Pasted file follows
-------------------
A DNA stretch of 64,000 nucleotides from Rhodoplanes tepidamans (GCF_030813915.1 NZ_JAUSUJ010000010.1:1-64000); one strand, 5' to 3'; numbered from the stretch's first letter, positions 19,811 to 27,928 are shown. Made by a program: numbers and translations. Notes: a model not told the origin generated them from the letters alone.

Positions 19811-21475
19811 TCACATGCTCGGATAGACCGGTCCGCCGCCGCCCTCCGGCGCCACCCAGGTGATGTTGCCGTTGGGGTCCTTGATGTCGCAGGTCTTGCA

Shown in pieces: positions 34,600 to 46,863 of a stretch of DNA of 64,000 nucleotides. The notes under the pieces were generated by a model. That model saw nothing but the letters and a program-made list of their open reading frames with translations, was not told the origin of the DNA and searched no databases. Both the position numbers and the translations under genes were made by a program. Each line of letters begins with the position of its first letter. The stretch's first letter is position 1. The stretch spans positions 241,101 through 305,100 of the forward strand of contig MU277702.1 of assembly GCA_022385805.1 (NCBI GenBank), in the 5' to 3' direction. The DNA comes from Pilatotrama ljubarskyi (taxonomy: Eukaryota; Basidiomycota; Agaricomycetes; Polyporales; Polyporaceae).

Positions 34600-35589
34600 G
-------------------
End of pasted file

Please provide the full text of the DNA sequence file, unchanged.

A DNA stretch of 64,000 nucleotides from Rhodoplanes tepidamans (GCF_030813915.1 NZ_JAUSUJ010000010.1:1-64000); one strand, 5' to 3'; numbered from the stretch's first letter, positions 19,811 to 27,928 are shown. Made by a program: numbers and translations. Notes: a model not told the origin generated them from the letters alone.

Positions 19811-21475
19811 TCACATGCTCGGATAGACCGGTCCGCCGCCGCCCTCCGGCGCCACCCAGGTGATGTTGCCGTTGGGGTCCTTGATGTCGCAGGTCTTGCA

Shown in pieces: positions 34,600 to 46,863 of a stretch of DNA of 64,000 nucleotides. The notes under the pieces were generated by a model. That model saw nothing but the letters and a program-made list of their open reading frames with translations, was not told the origin of the DNA and searched no databases. Both the position numbers and the translations under genes were made by a program. Each line of letters begins with the position of its first letter. The stretch's first letter is position 1. The stretch spans positions 241,101 through 305,100 of the forward strand of contig MU277702.1 of assembly GCA_022385805.1 (NCBI GenBank), in the 5' to 3' direction. The DNA comes from Pilatotrama ljubarskyi (taxonomy: Eukaryota; Basidiomycota; Agaricomycetes; Polyporales; Polyporaceae).

Positions 34600-35589
34600 G